New Investigation by WildAid and the Japan Tiger and Elephant Fund.
Tokyo, Japan – A report released today by WildAid and the Japan Tiger and Elephant Fund (JTEF) documents ivory businesses in Tokyo targeting Chinese customers, who knowingly operate with the assumption that the purchased ivory items will eventually be exported, evading direct involvement in illegal export, and complying with the laws and regulations on domestic ivory trade.
‘TOKYO IVORY Catering to International Orders: An investigation behind the scenes of persistent illegal ivory exports’ documents undercover investigations conducted in 2018 and 2019 into two companies managed by Chinese nationals. The first company revealed that the ivory items bought by customers at its shop had been seized by Customs in China, and that “a dozen of them had been arrested.” The second business admitted to regularly producing items for Chinese customers from tens of thousands of cut ivory pieces stocked in its workshop, and even manufacturing specific items specially ordered by customers in mainland China.
These latest findings from WildAid & JTEF challenge claims by the Government of Japan that its domestic ivory market is not contributing to illegal trade. Ivory from more than 250,000 African elephants has been imported to Japan since 1970, including a significant portion from poached elephants, and it remains the most visible and largest legal ivory market existing today.
Tokyo’s largest ports of entry and exit for illegal international movement of ivory, the ivory suppliers managing 3,000 trading facilities accounting for 18% of those across the country, and consumer demand for ivory from domestic residents and international visitors are especially troubling. In January 2020, Governor Koike announced the establishment of the Advisory Council on Regulation of Ivory Trade (TAC) to assess the ivory trade in the jurisdiction of Tokyo and identify measures to prevent illegal ivory trade and export. TAC’s 4th meeting will be on March 29.
“China’s Customs have reported many seized parcels with ivory which were exported from Japan. Now, we have clear evidence of how Japan’s domestic legal ivory market drives illegal exports. Current regulations allow traders to stay within domestic laws while assuming a ‘default’ export role,” said John Baker, Chief Program Officer at WildAid.
“There’s clear evidence proving that the legal ivory market of Japan has been facilitating illegal export. Japan must not continue to violate the unanimous decision on closure of domestic ivory markets contributing to poaching or illegal trade by the Convention on International Trade in Endangered Species of Wild Fauna and Flora (CITES),” said Masayuki Sakamoto, Executive Director of JTEF.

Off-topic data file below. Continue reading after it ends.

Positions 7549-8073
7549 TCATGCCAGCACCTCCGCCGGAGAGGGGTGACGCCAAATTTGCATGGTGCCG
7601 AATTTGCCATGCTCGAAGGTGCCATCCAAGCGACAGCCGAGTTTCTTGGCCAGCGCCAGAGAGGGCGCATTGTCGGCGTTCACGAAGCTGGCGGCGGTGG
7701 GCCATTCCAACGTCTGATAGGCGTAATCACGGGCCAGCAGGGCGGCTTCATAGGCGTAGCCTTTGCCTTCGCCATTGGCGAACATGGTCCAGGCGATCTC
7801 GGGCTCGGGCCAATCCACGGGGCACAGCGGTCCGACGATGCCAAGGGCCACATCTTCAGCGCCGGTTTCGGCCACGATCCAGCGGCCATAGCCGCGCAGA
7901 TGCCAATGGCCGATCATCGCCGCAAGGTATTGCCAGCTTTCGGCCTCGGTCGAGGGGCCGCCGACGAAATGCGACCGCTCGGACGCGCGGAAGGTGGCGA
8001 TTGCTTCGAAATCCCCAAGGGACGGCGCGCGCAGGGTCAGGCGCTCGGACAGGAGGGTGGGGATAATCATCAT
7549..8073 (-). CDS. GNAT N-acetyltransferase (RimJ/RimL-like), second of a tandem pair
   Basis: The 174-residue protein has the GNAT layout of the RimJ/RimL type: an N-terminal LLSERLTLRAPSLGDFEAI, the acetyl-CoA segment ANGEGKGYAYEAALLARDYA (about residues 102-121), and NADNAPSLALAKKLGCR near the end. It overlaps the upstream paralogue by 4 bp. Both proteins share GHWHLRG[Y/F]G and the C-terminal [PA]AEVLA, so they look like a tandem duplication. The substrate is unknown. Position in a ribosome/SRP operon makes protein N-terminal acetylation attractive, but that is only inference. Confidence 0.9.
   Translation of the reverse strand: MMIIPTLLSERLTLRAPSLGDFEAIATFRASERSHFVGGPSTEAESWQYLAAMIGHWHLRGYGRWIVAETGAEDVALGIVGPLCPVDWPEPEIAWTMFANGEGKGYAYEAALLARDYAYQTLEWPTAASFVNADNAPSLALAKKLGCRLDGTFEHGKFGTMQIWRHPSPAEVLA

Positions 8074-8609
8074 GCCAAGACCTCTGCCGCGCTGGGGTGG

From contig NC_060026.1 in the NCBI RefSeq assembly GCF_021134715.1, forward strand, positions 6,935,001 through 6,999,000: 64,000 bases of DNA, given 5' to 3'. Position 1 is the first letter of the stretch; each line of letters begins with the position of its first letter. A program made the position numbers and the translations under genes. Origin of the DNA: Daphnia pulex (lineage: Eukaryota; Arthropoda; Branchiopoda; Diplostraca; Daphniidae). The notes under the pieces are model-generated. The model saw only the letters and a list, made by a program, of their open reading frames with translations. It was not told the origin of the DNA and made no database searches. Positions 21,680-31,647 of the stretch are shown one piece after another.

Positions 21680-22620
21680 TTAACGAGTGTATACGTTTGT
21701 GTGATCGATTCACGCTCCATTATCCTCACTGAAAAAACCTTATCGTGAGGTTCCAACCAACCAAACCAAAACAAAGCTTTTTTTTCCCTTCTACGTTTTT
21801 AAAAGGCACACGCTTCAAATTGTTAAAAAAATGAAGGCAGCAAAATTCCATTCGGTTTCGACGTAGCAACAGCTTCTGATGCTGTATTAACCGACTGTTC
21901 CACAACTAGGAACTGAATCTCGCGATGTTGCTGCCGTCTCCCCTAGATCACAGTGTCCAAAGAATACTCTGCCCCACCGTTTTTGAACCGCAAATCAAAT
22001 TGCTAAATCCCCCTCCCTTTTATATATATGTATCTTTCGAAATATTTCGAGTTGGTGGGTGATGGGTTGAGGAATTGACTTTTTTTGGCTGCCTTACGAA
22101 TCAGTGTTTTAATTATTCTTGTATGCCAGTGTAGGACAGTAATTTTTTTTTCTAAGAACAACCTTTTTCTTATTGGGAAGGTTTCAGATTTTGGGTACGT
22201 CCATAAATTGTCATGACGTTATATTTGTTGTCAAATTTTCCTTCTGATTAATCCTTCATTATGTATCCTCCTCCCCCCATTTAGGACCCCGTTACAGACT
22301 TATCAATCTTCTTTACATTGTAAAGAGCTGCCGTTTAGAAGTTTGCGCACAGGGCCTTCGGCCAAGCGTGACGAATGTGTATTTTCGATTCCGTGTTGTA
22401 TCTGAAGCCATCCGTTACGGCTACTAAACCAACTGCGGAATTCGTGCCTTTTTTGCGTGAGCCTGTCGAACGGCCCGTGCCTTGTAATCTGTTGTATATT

“The Tokyo Metropolitan Government should prohibit ivory trade and close this export loophole. This will be an important action for protecting elephants and will be welcomed by the international community,” Baker added.
Over the nine-year period between 2006 and 2015, Africa has lost approximately 111,000 elephants (Loxodonta africana), due to poaching for ivory that was exclusively serving demand in international markets. This led to a decline in the African elephant population. In response to this crisis, in 2016, the 17th meeting of the Conference of the Parties (CoP17) to CITES recommended closure of domestic ivory markets in the countries which are contributing to poaching or illegal trade. The US, UK, China, Hong Kong SAR, Israel, New Zealand and many others have closed or restricted their ivory markets. The European Commission, on behalf of the EU, recently released new measures which aim to effectively ban the trade in ivory within the EU. This action will leave Japan as the last major legal ivory market.
Masayuki Sakamoto, Japan Tiger and Elephant Fund, email@example.com
Nick Steel, WildAid USA, firstname.lastname@example.org
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WildAid is a non-profit organization with a mission to protect wildlife from illegal trade and other imminent threats. While most wildlife conservation groups focus on protecting animals from poaching, WildAid primarily works to reduce global consumption of wildlife products such as elephant ivory, rhino horn and shark fin soup. With an unrivaled portfolio of celebrity ambassadors and a global network of media partners, WildAid leverages more than $308 million in annual pro-bono media support with a simple message: When the Buying Stops, the Killing Can Too.
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